Recent events in the Ukrainian capital forced the sitting President to flee the country and take up shelter in Russia.  The pro-Russian government has been replaced with a pro-Western government.  There is little doubt that Yanukovitch was corrupt and needed too be out of office.  Less clear to me is that a reasonable course of action given that state of affairs is to protest and forcibly remove a sitting elected official.  Elections, they say, have consequences and the method that a reasonable citizenry use to affect leadership is done at the ballot box.

Add this up and the events begin to make more sense.

Russia sees an ally thrown out by a coup and replaced with a government much less friendly.  They, Russia, feels that their strategic interests are at risk specifically in Crimea.  In an effort to solidify those interests, including the port of the Black Sea fleet, Putin moved into Crimea claiming he was acting in the defense of Russian citizens.

While Putin’s claims of caring for the citizenry of Crimea rings somewhat false given no threatened violence combined with Putin’s clear disregard for human rights, there is a valid point – that the region is historically Russian.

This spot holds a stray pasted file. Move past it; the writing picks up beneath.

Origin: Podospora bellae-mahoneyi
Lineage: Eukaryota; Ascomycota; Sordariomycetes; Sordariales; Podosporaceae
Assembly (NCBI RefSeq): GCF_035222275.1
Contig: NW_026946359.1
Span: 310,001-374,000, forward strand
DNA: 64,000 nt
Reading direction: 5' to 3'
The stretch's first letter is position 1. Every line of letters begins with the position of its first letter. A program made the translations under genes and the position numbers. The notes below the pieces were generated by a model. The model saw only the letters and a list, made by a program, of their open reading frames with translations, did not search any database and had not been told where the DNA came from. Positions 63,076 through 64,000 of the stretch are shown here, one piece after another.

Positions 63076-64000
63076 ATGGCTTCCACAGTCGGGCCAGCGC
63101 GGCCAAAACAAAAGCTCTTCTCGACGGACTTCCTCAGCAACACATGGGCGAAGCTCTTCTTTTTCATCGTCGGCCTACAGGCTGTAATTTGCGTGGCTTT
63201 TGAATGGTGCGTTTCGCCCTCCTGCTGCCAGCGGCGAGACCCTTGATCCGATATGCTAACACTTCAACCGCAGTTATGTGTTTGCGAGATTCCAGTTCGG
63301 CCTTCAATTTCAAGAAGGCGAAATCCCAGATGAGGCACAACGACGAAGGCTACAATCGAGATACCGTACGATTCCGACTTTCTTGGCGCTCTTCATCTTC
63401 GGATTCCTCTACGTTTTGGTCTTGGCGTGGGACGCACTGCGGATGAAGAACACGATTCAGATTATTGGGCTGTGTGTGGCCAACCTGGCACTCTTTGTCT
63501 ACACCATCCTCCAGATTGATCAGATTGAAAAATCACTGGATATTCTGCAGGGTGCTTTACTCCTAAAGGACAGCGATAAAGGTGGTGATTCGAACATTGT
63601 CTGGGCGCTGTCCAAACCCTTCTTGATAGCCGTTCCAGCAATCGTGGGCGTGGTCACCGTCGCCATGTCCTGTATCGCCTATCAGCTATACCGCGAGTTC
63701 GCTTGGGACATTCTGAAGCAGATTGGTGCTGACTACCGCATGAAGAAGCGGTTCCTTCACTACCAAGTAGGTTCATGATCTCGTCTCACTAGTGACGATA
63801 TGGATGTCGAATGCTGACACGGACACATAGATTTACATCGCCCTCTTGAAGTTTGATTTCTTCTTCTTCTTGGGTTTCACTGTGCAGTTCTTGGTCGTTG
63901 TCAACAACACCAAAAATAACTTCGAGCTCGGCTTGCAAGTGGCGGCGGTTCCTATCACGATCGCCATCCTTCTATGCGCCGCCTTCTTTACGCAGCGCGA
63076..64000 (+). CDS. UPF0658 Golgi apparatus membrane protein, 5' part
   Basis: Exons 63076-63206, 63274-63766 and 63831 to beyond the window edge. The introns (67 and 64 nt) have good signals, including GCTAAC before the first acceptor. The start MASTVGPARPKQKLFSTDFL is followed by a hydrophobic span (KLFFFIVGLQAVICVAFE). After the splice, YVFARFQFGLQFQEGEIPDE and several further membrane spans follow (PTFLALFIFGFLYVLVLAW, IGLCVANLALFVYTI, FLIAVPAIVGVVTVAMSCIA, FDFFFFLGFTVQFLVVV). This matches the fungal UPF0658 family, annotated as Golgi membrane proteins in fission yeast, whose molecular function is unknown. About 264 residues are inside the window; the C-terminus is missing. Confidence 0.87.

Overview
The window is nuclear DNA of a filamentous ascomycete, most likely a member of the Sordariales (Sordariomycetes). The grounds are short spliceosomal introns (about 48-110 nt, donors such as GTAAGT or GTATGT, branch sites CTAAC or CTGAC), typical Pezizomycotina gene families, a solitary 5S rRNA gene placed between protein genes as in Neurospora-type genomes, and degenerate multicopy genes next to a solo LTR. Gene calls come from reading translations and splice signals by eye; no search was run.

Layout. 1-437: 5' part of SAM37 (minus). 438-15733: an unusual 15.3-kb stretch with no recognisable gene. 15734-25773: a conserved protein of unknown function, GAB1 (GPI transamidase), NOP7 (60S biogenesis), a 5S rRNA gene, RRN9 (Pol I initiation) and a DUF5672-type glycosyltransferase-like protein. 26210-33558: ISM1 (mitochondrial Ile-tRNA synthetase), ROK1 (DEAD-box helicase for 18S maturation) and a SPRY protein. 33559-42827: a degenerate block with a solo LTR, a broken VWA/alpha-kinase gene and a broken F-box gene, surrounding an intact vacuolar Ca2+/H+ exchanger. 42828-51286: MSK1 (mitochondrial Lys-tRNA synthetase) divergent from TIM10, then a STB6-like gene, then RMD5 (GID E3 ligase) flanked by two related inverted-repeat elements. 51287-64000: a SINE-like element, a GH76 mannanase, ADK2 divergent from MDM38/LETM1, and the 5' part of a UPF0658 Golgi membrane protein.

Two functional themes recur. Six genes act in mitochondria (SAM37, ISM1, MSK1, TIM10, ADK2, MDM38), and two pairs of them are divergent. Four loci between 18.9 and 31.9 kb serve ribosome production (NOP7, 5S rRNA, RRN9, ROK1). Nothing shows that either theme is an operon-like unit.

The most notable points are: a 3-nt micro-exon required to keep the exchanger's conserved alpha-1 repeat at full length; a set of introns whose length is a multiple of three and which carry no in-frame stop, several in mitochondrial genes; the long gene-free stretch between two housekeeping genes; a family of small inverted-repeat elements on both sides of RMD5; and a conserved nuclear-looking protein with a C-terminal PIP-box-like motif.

Added to this reality is the fact that I resonate with the argument that the revolt in Kiev was not the best response to a desire to change leadership.

What does this mean for the US?  Well, as has been pointed out by virtually everyone – there is little we can do to influence Putin as it pertains to the peninsula; we most likely have to live with the fact that Crimea will eventually become part of Russia – but given the make-up of the people living there, this is a relatively painless eventuality.

What we need to do is identify where we and the rest of the EU will draw its line as it pertains the rest of Ukraine at large.  And then send troops – to guard that line and train the Ukrainian army.  Additionally, it is time to address the President’s decision to abandon the missile shield in Poland and the Czech Republic.  Clearly The Bear is stirring and if we want to be taken seriously we need to act in a manner commensurate with a growing Russian threat.


Barack Obama

A little busy here today with karate, dance and what not.

Scrolling through my news feed I found these two headlines:

Obama Warns Russia of “Costs” in Ukraine

And then

Russian Troops Take Over Ukraine’s Crimea Region

From my feed’s perspective, it took Putin 15 hours to regard Obama’s warning as anything but serious.